The wind energy industry is faced with a range of challenges in which climatic conditions and environmental factors have a direct impact on the quality and performance of wind turbines.
Worthy of special mention are environments and conditions with excessive humidity levels, over and above the resistance levels of the materials employed.
The challenges resulting from excess humidity in the wind energy industry have an impact at every stage of the value chain:
Quality at the manufacturing, and storage and transport stages, and following installation.
The most important challenges faced at different stages of the value chain are as follows:
The resins used in the manufacture of the wind turbine blades are hygroscopic: this means the ambient humidity level during transformation from a liquid to a solid end product is strongly correlated to the quality and the manufacturing time of the blades. As a result it is necessary to control the humidity levels in order to guarantee the optimum quality of the product.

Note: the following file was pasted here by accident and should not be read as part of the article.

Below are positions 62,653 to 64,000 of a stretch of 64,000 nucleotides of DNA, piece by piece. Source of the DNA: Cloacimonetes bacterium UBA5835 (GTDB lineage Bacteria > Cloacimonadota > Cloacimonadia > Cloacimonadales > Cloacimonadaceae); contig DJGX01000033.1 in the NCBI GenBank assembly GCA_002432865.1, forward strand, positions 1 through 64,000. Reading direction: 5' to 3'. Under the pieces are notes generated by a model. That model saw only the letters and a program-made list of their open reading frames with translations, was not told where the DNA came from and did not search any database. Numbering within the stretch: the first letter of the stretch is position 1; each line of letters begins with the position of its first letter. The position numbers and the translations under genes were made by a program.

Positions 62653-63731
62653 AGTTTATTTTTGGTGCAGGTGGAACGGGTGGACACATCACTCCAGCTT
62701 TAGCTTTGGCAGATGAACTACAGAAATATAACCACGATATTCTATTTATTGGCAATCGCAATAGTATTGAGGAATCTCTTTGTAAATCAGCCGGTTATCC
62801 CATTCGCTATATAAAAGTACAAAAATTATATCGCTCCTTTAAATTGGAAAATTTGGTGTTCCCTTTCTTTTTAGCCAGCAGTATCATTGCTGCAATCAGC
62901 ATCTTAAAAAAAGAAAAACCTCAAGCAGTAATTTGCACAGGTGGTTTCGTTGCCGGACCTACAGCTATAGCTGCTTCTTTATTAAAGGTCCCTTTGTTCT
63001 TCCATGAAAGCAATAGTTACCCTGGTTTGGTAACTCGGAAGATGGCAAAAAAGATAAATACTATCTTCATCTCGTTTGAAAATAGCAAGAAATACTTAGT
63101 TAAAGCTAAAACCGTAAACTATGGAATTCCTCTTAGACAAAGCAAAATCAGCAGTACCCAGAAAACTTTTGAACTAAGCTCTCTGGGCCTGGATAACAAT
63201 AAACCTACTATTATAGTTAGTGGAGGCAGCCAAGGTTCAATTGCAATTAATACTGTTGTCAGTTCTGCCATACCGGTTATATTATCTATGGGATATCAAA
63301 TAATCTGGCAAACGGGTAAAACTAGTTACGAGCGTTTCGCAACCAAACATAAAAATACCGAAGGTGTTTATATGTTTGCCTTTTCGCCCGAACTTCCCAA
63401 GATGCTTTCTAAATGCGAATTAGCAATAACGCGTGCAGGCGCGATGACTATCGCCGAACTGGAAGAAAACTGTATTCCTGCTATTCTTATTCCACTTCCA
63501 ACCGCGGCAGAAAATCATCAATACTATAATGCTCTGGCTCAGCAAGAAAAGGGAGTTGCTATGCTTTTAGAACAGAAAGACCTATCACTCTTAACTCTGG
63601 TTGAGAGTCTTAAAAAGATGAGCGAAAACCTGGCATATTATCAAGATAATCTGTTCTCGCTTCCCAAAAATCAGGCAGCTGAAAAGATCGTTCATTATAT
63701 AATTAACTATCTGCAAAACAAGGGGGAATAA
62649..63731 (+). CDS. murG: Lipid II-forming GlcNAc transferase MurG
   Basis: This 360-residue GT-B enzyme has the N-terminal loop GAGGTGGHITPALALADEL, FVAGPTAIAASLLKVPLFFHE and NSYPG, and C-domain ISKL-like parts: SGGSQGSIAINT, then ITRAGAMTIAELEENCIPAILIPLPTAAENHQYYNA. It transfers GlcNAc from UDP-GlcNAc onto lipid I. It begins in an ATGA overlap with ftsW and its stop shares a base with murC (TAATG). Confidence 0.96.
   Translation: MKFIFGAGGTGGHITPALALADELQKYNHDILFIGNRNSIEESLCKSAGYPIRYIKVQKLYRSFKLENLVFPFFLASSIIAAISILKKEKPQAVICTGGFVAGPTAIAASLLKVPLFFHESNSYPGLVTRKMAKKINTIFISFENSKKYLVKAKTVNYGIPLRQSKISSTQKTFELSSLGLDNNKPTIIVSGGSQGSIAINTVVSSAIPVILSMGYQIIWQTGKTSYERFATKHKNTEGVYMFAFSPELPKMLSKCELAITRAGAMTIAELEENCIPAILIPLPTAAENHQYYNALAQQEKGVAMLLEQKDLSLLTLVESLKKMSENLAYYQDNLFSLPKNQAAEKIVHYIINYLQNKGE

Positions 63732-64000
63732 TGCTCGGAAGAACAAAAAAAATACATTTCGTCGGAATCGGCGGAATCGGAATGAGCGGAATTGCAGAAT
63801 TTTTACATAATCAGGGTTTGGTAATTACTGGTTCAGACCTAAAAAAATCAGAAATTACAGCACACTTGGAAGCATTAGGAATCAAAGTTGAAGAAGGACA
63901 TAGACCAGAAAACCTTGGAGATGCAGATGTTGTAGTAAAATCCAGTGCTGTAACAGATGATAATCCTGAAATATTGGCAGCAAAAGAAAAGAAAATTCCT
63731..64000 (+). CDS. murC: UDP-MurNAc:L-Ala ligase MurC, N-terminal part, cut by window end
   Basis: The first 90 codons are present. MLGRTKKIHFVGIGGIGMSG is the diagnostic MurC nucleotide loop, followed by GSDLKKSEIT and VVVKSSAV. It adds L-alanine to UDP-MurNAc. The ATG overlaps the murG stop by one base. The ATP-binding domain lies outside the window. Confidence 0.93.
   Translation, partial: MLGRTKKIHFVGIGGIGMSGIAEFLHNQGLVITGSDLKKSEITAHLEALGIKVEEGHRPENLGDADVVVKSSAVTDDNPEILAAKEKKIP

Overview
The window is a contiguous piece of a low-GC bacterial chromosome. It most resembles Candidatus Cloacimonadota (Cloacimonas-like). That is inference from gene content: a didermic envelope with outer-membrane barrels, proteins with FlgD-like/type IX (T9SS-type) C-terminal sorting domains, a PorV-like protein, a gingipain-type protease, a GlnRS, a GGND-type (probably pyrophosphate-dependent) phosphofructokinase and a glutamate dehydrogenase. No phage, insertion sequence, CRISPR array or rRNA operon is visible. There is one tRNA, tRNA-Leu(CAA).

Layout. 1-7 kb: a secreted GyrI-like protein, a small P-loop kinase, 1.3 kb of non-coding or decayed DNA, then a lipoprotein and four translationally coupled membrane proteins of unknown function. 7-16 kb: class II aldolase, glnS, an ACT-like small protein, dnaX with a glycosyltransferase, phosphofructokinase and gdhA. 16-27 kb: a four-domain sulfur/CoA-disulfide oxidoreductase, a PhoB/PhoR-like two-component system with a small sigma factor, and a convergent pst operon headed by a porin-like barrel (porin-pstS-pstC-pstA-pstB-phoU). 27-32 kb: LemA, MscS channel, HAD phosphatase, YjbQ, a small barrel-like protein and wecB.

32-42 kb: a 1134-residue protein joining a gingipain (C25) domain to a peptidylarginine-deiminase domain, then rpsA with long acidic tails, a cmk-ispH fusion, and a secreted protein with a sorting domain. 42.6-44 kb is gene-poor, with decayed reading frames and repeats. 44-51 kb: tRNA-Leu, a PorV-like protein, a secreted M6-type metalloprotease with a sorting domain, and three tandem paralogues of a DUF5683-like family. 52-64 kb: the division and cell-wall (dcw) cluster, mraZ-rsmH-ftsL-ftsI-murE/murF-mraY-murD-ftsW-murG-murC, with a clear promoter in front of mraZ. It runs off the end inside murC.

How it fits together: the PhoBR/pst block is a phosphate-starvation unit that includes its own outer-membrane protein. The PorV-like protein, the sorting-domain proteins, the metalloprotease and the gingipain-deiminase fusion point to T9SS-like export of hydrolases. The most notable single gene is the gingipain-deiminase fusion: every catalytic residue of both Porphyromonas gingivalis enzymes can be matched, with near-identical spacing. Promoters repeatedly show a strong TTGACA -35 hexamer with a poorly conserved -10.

Storage and transport
When the process of manufacturing the towers finalizes, they are stored in areas exposed to adverse environmental conditions, where they can be kept for long periods of time until they are transported to their assembly point. These large metal structures are subjected to corrosion processes from day one, which have to be controlled to ensure quality standards.
Installation and assembly
During installation and assembly, onshore and offshore, the metal structures continue to be subjected to excess humidity and associated corrosion during storage or transport, inside the tower and the nacelle.
The most significant problems associated with excess humidity for the correct working of wind turbines during their useful life are as follows:
- Acceleration of corrosion processes of the components inside the nacelle, generator, etc.
- Deterioration and faults in electronic circuits inside the nacelle, and consequently in the control systems.
Corrosion inherent to offshore assembly is especially critical, since reductions in useful lifetimes of structures caused by saline environments can be drastic. Estimated average lifetimes of 20 years can fall by 5 years, a quarter, if humidity levels are not regulated inside towers and nacelles.